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How to Save Money for Retirement

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How to Save Money for Retirement

How to Save Money for Retirement

Following a strict budget doesn’t mean to contribute to retirement saving. You can maximize the savings even with limited income. There are many ways to make you financially comfortable at retirement age. Retirement is a necessity at a certain age. Don’t feel it as a forced condition; take it as a reality. You should enjoy it but you need regular income to meet out the diverse expenses; a major part of monthly expenses may be the medical bills, rent, home maintenance, transportation, living cost etc.

Can You Neglect Importance Of Saving For Retirement?

Should not you dream of travelling, golf playing, eating out and making big-ticket purchases after retirement? In order to pay the expenses after retirement and having all the fun you want to enjoy, you need a dependable source of regular income. You need to set some money aside much before the experience age; this period allows the saved money to grow fast in order to hit retirement goals. Here are six critical aspects of retirement age that make the retirement saving more important:

  • Average life expectancy is rising
  • You can’t actively work forever
  • Retirement period Is the best to check your bucket list
  • Future may store more financial problem than the past
  • Relying just upon social security benefits or pension is a risky approach
  • Retirement saving can support your family also
  • It is not good to depend upon earning family members
  • You can always save for retirement

How To Set Retirement Saving Goals- Eight Tips:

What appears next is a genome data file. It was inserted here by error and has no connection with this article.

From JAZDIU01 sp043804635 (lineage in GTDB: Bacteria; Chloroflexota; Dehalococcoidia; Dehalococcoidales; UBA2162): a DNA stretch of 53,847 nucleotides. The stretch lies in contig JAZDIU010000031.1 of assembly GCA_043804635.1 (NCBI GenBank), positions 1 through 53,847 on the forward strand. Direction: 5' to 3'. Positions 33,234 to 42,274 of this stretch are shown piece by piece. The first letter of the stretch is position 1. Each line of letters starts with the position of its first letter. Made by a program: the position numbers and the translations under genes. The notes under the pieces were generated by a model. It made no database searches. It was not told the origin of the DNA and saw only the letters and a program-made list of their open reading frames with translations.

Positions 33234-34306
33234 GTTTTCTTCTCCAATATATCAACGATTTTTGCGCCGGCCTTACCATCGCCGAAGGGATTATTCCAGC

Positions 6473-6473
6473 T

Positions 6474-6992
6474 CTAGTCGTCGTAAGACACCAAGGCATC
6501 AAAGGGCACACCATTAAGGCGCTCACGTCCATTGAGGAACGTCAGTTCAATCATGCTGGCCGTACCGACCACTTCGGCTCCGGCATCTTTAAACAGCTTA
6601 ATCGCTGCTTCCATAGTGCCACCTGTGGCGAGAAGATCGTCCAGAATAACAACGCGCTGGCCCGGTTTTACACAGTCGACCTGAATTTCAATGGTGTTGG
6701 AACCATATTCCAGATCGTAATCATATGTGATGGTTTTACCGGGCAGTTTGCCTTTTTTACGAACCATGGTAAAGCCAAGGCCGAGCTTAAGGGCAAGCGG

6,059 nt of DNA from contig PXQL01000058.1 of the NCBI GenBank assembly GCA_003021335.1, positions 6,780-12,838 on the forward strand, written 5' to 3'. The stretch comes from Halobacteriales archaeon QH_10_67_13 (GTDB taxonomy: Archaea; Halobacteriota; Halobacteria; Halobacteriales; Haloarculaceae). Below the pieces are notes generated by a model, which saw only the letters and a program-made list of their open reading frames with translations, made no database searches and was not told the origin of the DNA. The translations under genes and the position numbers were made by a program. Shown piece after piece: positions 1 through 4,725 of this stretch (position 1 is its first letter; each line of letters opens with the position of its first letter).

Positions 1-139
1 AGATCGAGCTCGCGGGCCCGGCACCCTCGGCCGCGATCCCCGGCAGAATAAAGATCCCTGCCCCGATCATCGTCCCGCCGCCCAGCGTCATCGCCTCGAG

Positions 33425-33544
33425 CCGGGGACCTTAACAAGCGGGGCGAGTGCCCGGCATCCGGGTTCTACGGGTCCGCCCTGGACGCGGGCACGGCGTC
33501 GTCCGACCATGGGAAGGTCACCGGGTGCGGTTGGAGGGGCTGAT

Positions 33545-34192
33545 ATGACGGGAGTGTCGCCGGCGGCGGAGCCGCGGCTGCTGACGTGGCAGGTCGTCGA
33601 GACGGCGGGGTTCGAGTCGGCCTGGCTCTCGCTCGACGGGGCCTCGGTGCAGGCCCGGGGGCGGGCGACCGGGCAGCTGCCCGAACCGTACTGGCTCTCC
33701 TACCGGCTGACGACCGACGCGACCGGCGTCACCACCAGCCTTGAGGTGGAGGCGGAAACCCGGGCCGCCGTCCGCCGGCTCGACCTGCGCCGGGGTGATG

Knowing how much you need the save for retirement age, what is the best way to save for retirement, simplifies the saving task giving the answer of – “Have I saved enough?” Following five best way or tips that will help you set a retirement saving goal that you can surely hit if you are committed by heart and will:

  1. Follow 80% rule for retirement saving:

The retirement income should be at least 80% of pre-retirement income. For example, if you are making £ 100,000 per annum at retirement age, you need an assured income of £80,000 per year after retirement. The limit can be set up or down according to other sources of monthly income like Social Security, pension, part-time employment, health condition and desired lifestyle etc.

  1. The 4% rule for total saving:

To determine the total saved to generating the required retirement income, the easy-to-use widely hailed formula is – divide the target annual retirement income by 4%. For example, to generate £ 80,000 you need £ 2 million at retirement age. The figure assumes a 5% annual return on an investment after taxes deduction and inflation rise excluding any additional retirement income.

  1. Multiples of salary according to age:

You must know the saving target for different age so that you could keep the retirement saving on the track. Figuring out how much you must have accumulated at different stages of life, helps your plane better. According to the financial experts, you must have 50% of annual salary in saving account by the age 30. More followed savings benchmarks are: